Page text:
Must-read: combination acetaminophen-opioid formulations should be abandoned
January 12, 2016, 7:16 pm
The prescription paradox of acetaminophen safety. Dart RC, Green JL. Pharmacoepidemiol Drug Saf 2015 Dec 29 [Epub ahead of print]
Last week, we pointed out that the American College of Medical Toxicology (ACMT) had issued a position statement on prescribing opioids that had missed a good opportunity to call for abandoning use of pharmaceutical products that combined strong opioids such as hydrocodone with acetaminophen.
I just discovered that a recent editorial by Richard Dart and Jody Green from the Rocky Mountain Poison and Drug Center agree with my take on this matter. They point out that a review by Major et al determined that the rate of adverse events associated with acetaminophen — including fatalities and hepatotoxocity — increased from 2009 to 2012 as a proportion of drug sales. A large percentage of these adverse events are associated with exposure to combination products:
Overall, 42% of patients admitted for acetaminophen-induced ALF [acute liver failure] will identify an opioid-acetaminophen combination drug as the source of exposure.
The authors further note that there is scant evidence (translation: no real evidence that adding acetaminophen to opioids such as hydrocodone or oxycodone increases effectiveness. Since there is clear evidence that these products increase risk of hepatotoxicity, there is absolutely no rationale for using them.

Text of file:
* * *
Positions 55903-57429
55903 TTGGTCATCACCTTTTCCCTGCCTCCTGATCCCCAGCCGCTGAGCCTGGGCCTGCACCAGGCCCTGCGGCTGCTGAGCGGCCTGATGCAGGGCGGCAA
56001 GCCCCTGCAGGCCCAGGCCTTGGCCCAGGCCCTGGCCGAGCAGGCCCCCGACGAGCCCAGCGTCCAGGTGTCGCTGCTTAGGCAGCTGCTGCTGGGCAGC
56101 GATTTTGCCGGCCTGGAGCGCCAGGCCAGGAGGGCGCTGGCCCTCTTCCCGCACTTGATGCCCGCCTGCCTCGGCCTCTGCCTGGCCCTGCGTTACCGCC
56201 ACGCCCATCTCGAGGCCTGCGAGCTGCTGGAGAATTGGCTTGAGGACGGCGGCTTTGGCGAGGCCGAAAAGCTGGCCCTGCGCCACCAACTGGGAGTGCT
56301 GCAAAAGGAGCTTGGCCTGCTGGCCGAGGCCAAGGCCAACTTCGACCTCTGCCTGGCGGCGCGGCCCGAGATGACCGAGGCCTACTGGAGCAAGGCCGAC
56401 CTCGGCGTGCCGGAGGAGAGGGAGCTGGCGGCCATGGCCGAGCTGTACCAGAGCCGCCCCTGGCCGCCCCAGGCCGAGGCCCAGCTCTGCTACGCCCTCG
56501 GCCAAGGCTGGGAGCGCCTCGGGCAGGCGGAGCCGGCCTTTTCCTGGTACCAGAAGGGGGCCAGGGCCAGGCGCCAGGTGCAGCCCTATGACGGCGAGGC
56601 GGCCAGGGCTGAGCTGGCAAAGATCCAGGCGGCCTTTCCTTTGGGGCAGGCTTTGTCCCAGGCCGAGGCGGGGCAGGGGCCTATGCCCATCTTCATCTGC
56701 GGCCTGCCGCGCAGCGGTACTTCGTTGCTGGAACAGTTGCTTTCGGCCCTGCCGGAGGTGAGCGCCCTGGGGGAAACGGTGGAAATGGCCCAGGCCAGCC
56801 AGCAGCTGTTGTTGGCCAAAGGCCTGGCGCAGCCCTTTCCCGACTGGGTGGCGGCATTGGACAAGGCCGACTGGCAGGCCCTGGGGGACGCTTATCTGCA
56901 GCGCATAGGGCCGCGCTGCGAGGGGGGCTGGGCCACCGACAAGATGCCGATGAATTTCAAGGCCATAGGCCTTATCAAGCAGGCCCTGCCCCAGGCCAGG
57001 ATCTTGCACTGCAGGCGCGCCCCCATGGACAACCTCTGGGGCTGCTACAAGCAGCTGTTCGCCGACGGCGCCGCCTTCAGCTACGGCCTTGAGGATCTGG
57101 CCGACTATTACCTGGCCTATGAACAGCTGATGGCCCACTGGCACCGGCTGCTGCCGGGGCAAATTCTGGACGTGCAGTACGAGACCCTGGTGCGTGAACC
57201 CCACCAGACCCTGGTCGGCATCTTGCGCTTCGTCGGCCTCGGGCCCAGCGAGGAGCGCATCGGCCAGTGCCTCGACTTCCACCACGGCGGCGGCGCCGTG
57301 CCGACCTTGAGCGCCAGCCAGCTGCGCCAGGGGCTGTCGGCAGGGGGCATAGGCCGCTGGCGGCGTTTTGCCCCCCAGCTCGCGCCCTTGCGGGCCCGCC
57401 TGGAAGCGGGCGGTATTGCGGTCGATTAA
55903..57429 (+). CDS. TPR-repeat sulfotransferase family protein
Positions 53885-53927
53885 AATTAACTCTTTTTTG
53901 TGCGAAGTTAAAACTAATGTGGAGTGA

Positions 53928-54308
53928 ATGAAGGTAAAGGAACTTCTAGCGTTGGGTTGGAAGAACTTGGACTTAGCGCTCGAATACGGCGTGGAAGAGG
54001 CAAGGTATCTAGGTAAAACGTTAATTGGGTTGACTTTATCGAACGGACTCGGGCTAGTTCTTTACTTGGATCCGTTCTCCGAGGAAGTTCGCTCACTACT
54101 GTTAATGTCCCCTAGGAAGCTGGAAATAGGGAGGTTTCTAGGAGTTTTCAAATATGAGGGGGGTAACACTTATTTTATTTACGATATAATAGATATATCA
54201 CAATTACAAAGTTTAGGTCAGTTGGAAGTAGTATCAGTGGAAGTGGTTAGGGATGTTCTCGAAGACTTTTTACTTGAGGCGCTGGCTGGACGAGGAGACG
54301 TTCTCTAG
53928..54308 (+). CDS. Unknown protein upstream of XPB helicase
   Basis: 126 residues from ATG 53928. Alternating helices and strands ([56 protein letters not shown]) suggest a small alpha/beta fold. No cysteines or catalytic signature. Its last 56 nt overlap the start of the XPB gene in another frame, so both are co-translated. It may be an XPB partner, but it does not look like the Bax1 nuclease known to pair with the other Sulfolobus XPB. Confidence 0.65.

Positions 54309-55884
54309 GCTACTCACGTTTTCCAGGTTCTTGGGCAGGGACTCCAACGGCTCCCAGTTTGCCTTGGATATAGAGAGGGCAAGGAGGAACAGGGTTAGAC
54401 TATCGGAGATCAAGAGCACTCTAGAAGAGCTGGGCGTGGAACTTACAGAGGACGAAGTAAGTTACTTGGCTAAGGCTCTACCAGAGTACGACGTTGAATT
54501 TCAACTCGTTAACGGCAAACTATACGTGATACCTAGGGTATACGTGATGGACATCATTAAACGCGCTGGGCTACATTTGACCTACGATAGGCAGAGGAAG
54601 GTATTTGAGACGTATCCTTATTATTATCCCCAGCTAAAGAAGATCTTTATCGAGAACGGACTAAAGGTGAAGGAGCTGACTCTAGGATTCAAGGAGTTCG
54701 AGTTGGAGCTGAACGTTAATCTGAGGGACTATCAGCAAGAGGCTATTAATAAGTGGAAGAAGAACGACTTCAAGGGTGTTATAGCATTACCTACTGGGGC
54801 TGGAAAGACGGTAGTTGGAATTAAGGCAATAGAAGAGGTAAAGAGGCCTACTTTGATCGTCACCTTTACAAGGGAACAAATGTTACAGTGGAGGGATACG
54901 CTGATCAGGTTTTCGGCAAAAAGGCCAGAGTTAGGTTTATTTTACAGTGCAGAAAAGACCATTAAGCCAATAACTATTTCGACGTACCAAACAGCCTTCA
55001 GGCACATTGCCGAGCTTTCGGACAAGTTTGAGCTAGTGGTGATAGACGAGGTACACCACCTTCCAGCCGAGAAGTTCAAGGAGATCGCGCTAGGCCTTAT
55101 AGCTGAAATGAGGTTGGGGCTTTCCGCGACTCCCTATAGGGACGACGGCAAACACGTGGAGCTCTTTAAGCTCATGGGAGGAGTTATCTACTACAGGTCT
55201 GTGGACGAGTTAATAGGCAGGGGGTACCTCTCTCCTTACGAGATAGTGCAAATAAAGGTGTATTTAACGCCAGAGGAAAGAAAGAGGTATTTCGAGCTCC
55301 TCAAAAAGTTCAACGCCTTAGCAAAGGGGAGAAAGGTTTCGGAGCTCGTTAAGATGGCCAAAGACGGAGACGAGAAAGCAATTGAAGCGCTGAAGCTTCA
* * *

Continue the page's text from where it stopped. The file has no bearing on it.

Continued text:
The authors conclude:
The components of pioid-acetaminpohen combination drugs are readily available separately, and elimination of the combination form might well eliminate several hudred deaths per year in the USA. The toll of prescription drug abuse and liver injury clear indicates that the potential benefits of such a change outweigh the risks. Indeed, one of the FDA’s own advisory committee’s recommended this course of action in 2009.
That is the position the ACMT should have adopted.